Marlow White's swords and sabers have ceremonial blades. As such, they are built to strict military regulations to be used in drills, ceremonies, and displays. These blades are of the highest quality but are not sharpened for use as a weapon.
Army Saber Etches
Return to the Army Saber Comparison page
The etch is perhaps the most difficult to depict by photograph because of the difference in saber materials, the inability to depict the depth of the etch, and the way the light reflects in unretouched images.
In all cases the horizontal "lines" that appear in the images are a result of light reflecting off of the bevel and the blood groove in the blades. All images are completely unretouched, so we did not remove these lines.
The differences among the etches are very difficult to depict and are best determined by seeing them and feeling them in person. We will attempt, however, to describe the differences we saw:
- Color: The color difference is perhaps the most evident. WKC's saber-blade etch has a finer, more refined, and more polished look, a result of first nickel-plating the stainless-steel blades. The acid used in etching reacts differently with the nickel than with the steel blades used by most other manufacturers, resulting in a silver hue rather than a gray hue from the steel. Army specifications allow nickel-plating the blade; we prefer the result of WKC's additional effort which achieves a more intricate, brilliant, and jewel-like finish.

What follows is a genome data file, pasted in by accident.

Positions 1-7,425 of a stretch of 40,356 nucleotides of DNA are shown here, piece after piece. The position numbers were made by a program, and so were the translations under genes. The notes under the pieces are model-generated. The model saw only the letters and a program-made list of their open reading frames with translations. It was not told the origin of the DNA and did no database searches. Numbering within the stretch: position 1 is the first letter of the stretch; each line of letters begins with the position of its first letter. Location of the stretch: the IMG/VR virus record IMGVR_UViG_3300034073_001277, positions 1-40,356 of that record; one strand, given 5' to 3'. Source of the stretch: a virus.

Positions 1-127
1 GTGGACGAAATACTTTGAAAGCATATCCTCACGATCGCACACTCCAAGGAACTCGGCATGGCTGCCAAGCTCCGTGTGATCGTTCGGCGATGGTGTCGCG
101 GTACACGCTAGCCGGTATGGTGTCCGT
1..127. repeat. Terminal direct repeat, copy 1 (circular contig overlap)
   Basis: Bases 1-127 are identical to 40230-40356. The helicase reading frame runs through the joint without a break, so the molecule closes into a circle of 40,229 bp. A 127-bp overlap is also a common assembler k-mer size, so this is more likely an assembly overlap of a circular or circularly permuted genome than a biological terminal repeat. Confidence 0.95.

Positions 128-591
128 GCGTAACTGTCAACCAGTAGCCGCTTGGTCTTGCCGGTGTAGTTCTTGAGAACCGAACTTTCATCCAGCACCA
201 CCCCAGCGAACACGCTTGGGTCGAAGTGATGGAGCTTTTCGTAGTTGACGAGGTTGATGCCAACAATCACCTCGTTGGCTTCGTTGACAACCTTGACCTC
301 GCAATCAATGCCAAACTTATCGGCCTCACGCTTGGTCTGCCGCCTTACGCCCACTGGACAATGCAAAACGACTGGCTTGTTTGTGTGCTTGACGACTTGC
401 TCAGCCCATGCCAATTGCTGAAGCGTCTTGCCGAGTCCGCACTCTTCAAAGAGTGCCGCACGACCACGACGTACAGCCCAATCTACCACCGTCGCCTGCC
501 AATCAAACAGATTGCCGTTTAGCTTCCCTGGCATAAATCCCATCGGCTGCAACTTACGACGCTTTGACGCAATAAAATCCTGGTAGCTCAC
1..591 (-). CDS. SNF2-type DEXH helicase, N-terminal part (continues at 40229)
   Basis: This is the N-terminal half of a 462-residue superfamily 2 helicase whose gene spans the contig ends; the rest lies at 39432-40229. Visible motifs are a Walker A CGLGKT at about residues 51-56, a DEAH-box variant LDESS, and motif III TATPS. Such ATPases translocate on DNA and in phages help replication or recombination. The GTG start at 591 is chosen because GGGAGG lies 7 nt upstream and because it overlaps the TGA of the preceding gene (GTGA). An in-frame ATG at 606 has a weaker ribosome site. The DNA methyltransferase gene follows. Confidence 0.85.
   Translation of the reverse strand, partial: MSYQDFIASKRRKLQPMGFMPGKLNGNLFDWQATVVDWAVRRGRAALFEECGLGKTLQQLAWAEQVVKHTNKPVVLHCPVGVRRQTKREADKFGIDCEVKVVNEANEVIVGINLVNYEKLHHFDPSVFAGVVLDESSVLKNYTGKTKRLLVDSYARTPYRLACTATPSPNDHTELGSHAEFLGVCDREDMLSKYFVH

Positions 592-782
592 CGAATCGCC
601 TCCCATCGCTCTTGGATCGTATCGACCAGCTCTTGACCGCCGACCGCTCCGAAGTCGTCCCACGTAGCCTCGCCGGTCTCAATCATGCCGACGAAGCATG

- Detail: WKC etches are intricate and very detailed. All sabers were photographed at the exact same size, but you'll notice the incredible detail difference between the eagle in WKC's etch and the eagle in the other countries' etches (e.g., the feathers, the olive branch, the arrows, etc.). The best way to compare the differences is to click on any image below and view the ultra-high-resolution image. We, subjectively, feel there is no comparison.
- Depth: The depth of the etch is perhaps impossible to depict by photo. The depth is determined by how much acid comes in contact with the "negative" part of the blade over a period of time. WKC immerses the blade in an acid bath to achieve a uniform etch; the depth of the etch is determined by the time it stays in the bath. Some countries brush the acid on, which results in a very superficial etch and can disrupt the uniformity of the etch. One can feel WKC's etch with a fingernail; no other manufacturer's etch we saw came close to the depth of WKC's etch.
- Uniqueness: You may note the similarities (perhaps one copied the other?) between Country One's and Country Two's etches. The specifications state that the etch must include the national-seal eagle, the intertwined and scripted US, the ivy, etc.; however, the exact pattern is determined by each manufacturer's artisan. WKC has been using their own unique, intricate etch on US Army Sabers for decades.
Marlow White - WKC Army Saber Etch Detail:
"Country One" Army Saber Etch - Detail:
"Country Two" Army Saber Etch - Detail: